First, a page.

We propose in this article a complete acquisition and processing line of weld radiographies, from which must be highlighted cavity shaped defects. The main features of the films are a high optical density, a strong inhomogeneous background in both directions and a weak contrast. We present the study of three trend removal methods (least square fitting, Fourier smoothing and adjustment splines) allowing to improve the signal/noise ratio of the edges pictures. The segmentation is derived from the edges picture by the mean of a constrained watershed algorithm. The constraints are deduced in an automatic way from the shape of the histogram.
This paper presents an application of image processing methods in Civil Engineering. The aim is to establish the granulometry of a riprap. A riprap is a set of big stones covering an embankment dam. Some images of the riprap surface are acquired by a video camera. These images are then thresholded to separate stones from the voids between them. Depending on the acquisition conditions (lighting, moving . . .), this step does not give satisfying enough results to enable measures of diameters. As knowing diameters enables to evaluate stone weight and then to establish the granulometry, the process requires improving particle detection. Though the thresholding step gives a good detection of voids between stones, particules remain connected, and then, it is not possible to measure stone diameters. Disconnecting particles is equivalent to edge detection. A first approach by gradient computation has been considered. The results are not very satisfying but they enable us to estimate the sieving diameter, but not the maximal diameter. Then edge detection has been quite completed, using a correlation of two distance maps. The correlation image distinguishes points belonging to stone edges from noisy points. And then, 90% edge points are detected. Particles are disconnected enough for diameter measurement. Two diameter values per stone are measured, corresponding to the maximal diameter and the sieving diameter. They are extracted from the particle projection and enable to statistically estimate the third diameter. Then a granulometry curve can be drawn, and it is compared to experimental results.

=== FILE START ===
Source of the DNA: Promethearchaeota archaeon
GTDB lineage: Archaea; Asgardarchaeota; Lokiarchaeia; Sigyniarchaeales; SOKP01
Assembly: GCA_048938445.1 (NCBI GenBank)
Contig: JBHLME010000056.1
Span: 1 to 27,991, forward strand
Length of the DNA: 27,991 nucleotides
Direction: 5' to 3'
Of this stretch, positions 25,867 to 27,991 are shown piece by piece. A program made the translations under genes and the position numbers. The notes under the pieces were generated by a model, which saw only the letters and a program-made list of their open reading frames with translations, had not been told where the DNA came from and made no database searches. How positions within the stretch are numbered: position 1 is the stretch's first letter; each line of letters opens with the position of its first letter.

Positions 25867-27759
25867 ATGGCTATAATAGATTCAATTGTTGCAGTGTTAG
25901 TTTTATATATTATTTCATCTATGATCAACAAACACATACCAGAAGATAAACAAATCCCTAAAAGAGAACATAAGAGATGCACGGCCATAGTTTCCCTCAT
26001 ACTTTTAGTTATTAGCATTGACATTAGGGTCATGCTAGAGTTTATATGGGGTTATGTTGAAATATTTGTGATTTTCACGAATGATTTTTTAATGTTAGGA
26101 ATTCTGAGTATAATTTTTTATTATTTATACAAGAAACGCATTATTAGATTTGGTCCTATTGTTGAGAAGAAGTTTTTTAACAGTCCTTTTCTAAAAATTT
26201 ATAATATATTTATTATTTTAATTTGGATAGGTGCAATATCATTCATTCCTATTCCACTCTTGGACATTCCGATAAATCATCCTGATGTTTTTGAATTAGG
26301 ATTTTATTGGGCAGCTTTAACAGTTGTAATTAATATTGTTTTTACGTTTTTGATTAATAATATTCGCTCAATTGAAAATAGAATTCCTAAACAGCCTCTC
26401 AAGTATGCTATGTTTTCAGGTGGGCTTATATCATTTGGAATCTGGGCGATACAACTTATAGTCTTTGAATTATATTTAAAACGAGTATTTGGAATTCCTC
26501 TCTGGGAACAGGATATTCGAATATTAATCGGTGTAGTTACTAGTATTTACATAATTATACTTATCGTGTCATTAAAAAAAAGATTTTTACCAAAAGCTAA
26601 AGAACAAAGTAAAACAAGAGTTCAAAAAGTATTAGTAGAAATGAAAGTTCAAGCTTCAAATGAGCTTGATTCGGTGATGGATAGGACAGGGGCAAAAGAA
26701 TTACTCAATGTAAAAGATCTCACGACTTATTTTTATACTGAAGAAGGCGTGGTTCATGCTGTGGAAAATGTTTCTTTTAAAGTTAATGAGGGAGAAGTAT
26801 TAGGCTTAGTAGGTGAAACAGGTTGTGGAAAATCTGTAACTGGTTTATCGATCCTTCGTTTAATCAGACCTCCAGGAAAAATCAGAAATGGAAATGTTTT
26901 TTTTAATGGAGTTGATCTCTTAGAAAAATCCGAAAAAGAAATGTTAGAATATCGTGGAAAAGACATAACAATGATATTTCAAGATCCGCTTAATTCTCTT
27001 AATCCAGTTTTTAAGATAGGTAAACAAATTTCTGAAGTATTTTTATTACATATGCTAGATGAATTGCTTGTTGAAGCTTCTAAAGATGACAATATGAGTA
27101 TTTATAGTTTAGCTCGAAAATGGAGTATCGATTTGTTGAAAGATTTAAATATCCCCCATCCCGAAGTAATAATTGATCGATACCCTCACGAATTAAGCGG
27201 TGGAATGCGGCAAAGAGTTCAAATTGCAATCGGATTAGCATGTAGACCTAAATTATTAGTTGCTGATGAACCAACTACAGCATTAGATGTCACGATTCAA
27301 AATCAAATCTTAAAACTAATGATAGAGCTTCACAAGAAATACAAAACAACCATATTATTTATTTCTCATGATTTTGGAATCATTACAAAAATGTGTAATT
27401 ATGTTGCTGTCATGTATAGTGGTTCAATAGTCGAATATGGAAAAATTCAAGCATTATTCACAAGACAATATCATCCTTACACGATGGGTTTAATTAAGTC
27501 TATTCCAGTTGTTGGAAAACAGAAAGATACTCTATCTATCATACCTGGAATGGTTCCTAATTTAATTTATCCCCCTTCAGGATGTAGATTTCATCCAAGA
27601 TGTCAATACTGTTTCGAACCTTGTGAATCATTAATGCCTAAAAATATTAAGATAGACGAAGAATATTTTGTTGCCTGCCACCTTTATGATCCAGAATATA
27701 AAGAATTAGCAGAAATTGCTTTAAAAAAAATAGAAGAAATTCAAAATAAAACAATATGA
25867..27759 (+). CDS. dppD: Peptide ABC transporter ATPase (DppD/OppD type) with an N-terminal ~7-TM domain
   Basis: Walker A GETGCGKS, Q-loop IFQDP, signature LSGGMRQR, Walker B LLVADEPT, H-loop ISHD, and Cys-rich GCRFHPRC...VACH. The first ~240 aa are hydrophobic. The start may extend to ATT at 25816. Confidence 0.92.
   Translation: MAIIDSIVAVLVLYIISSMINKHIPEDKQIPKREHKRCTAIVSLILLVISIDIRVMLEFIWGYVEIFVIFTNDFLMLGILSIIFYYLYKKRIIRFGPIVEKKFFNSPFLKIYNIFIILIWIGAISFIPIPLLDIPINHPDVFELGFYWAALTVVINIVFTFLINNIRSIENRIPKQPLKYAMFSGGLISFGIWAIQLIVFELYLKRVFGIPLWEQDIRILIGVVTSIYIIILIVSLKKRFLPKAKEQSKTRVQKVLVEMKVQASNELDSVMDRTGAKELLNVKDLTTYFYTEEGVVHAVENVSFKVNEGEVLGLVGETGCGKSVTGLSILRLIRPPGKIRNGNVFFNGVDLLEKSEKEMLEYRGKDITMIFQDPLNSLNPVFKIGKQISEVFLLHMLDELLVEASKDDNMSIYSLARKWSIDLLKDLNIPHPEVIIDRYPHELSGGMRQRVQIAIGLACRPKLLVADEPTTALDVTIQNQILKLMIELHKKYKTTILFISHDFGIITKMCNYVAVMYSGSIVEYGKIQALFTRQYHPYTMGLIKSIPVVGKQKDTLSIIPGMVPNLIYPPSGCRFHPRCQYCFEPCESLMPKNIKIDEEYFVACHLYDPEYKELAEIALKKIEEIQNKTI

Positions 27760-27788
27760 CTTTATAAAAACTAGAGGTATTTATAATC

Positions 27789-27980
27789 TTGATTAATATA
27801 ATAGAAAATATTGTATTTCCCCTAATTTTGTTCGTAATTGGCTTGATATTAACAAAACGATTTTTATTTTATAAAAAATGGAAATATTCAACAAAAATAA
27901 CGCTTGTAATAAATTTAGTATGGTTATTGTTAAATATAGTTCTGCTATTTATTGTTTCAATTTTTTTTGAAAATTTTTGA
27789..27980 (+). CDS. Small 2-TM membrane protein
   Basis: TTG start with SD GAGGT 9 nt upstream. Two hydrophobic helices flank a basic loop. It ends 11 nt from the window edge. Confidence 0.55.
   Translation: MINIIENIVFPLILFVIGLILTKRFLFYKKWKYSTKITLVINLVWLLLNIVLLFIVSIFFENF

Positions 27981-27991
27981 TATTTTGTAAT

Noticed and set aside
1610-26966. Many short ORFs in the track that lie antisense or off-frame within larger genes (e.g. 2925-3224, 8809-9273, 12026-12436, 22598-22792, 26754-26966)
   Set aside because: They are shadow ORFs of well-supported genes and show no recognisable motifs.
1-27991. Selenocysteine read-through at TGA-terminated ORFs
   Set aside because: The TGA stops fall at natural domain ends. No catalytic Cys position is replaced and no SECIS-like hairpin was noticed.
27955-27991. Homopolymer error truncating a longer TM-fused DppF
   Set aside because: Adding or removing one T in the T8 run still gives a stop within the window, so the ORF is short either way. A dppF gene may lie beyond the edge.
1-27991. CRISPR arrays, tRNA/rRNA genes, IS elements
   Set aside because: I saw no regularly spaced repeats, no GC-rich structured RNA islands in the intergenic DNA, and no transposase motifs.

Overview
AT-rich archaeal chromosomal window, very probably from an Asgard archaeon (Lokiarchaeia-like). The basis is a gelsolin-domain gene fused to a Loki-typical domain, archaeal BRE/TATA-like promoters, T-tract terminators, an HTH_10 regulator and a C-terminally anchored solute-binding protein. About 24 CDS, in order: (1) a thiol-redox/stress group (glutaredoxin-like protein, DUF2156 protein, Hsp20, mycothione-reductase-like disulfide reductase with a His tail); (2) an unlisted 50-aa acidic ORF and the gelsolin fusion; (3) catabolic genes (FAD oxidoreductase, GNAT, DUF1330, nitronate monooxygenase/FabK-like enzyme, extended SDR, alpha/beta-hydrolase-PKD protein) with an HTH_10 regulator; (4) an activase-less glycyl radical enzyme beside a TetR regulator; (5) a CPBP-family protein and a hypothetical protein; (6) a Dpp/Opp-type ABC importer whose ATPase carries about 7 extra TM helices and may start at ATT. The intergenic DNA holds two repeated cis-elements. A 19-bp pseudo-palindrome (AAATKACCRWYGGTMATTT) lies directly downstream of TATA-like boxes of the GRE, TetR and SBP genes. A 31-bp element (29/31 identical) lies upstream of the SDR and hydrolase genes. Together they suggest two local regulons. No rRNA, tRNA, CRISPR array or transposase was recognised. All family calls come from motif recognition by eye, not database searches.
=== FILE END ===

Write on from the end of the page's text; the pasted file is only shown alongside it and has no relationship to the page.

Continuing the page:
This paper discusses a number of methods derived from image processing for the tracking of destructive tests on turbofans. In order to obtain as much information as possible, these tests are filmed by high-speed cameras. The off-line analysis is made on series of digitized images. Our application is aimed at characterizing the behavior of the blades subjected to impacts during the sequence, by studying the deformations of their leading edges. The mathematical gray-scale morphology is first used. Two processing lines are then proposed: the extraction of a binary skeleton of the objects, using a new pruning method, or an active curve modeling of the leading edges (snake).
Author(s): Christian Firmin; D. Hamad; Jack-Gerard Postaire; Ruo Dan Zhang
During the production of translucent glass bottles, many inspection procedures are realized in order to eliminate defects which produce dangerous consequences for customs. Checks on the neck of a bottle, which look like cracks in the glass, are one of the most important defects. Although an automated visual inspection system has been developed to solve this specific problem, its ability to cope with variations of the environment is limited and it requires careful tuning whenever the characteristics of the production change. In this paper, we propose a new approach based on computer vision and artificial neural network for check detection. The inspection procedure involves extracting features images of necks, the selection of the most discriminant features, and the decision is realized by a Gaussian neural network with reject options.
Gabor functions, which localize information in both the spatial and the frequency domains, are used as filters for the inspection of common local defects in textile webs. A variety of defects are analyzed in different fabrics and in every case the flaws are finally segmented from the background.